He checked his fan page for any potential Canadian hotties, and decided it was time to go home.
“How has your day been, darling?” Sam had allocated fifteen minutes to listen to his wife, as he had read somewhere that this was a big part of the male-female divide and an important part of being the best husband ever.
“You’re such a good listener, Sam.” Erica blinked.
“Wanna go to bed, baby?”
Dr Kira Cedar had been trying to talk to Sam for weeks. She had been working on a slightly whacky piece of ecological economics, tracing the history of marketing and food politics in the course of explaining how the general public’s lives had been misled to the point of mainstream consumption, mainstream illness, and mainstream chemical cures. She could not understand why he only wanted to talk bullshit. She had tried to cultivate Sam, since she and Sam had seemed to get on rather well since their fortieth. Sam, however, only seemed to want to pretend to be a variety of different people and talk nonsense, so it was taking rather a long time.
Finding herself blocked, she realised that she would never be able to cope with interacting with anyone, never mind the public. If people liked reading rubbish, how would she ever persuade them to read her book? She had wanted Sam to use the information, since it was an upgrade of what he was doing and would probably ensure global fame. What had she done? Did Sam only like stupid people?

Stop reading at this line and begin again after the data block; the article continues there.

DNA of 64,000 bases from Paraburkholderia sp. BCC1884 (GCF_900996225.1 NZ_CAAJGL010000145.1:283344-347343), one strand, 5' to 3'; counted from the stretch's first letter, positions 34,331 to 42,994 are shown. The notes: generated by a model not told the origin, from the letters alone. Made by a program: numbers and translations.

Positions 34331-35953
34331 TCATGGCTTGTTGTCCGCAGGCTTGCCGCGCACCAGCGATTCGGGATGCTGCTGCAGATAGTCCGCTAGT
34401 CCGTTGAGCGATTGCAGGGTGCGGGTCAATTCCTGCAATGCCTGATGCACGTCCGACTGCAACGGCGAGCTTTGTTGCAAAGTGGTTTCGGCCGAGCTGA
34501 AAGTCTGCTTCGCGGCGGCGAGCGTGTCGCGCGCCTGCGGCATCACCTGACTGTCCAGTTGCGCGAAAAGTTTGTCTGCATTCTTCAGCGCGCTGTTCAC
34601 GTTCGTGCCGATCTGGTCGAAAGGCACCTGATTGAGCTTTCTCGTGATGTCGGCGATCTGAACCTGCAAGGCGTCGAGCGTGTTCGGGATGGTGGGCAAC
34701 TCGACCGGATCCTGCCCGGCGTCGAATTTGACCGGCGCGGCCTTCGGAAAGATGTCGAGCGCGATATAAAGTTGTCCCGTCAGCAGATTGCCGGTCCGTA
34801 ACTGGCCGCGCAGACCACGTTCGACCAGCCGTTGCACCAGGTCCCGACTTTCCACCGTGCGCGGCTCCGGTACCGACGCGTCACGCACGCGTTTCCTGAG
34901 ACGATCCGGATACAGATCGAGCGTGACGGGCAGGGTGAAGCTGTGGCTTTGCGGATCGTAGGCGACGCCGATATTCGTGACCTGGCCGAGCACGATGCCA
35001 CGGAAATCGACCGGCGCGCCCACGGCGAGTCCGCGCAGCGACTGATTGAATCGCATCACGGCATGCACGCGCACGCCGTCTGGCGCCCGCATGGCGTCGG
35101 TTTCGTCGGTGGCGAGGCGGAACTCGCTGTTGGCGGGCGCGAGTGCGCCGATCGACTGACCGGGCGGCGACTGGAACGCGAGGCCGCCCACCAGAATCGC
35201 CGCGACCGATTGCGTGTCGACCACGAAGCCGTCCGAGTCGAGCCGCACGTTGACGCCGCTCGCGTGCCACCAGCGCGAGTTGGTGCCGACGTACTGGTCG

As Kira had taken up this project because she was effectively trapped at home taking care of her mother, she was not in a position to be presenting anything, nor did she want to. What use was the book, if nobody would read or talk about it? She had nobody else to discuss it with?
Falling into a deep depression, Kira abandoned her work and took up sewing. She became quite famous for it. The research festered in a drawer. Kira became lonely. Her friends fell away as they were aware that this melancholy had begun with the Sam incident. Her confidence waned. She stopped leaving the house.
Sam had seen her videos, he didn’t understand it. She had seemed interesting, to the point of becoming a slight manic obsession for a few weeks, but why was she so upset? She must be insane.
Thank God he was married. At least he knew those rules.